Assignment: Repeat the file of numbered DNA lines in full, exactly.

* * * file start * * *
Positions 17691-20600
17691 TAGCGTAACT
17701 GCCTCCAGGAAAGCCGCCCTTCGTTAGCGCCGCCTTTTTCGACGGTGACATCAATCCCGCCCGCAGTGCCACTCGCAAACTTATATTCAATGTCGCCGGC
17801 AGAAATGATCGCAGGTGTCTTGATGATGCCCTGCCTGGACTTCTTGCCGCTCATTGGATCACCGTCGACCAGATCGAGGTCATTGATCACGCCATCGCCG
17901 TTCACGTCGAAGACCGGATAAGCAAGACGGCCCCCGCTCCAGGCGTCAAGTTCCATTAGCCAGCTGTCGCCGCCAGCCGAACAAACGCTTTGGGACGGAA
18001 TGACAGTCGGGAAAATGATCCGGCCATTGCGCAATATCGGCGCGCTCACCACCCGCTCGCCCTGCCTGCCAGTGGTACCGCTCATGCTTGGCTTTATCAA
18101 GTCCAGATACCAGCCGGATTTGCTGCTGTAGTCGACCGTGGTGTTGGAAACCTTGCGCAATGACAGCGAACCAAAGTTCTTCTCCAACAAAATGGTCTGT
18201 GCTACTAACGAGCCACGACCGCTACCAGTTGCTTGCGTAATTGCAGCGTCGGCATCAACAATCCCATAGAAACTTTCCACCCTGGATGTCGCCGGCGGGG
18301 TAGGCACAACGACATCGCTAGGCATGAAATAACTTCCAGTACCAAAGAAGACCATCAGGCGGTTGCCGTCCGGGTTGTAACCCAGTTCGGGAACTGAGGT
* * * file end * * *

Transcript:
Positions 17691-20600
17691 TAGCGTAACT
17701 GCCTCCAGGAAAGCCGCCCTTCGTTAGCGCCGCCTTTTTCGACGGTGACATCAATCCCGCCCGCAGTGCCACTCGCAAACTTATATTCAATGTCGCCGGC
17801 AGAAATGATCGCAGGTGTCTTGATGATGCCCTGCCTGGACTTCTTGCCGCTCATTGGATCACCGTCGACCAGATCGAGGTCATTGATCACGCCATCGCCG
17901 TTCACGTCGAAGACCGGATAAGCAAGACGGCCCCCGCTCCAGGCGTCAAGTTCCATTAGCCAGCTGTCGCCGCCAGCCGAACAAACGCTTTGGGACGGAA
18001 TGACAGTCGGGAAAATGATCCGGCCATTGCGCAATATCGGCGCGCTCACCACCCGCTCGCCCTGCCTGCCAGTGGTACCGCTCATGCTTGGCTTTATCAA
18101 GTCCAGATACCAGCCGGATTTGCTGCTGTAGTCGACCGTGGTGTTGGAAACCTTGCGCAATGACAGCGAACCAAAGTTCTTCTCCAACAAAATGGTCTGT
18201 GCTACTAACGAGCCACGACCGCTACCAGTTGCTTGCGTAATTGCAGCGTCGGCATCAACAATCCCATAGAAACTTTCCACCCTGGATGTCGCCGGCGGGG
18301 TAGGCACAACGACATCGCTAGGCATGAAATAACTTCCAGTACCAAAGAAGACCATCAGGCGGTTGCCGTCCGGGTTGTAACCCAGTTCGGGAACTGAGGT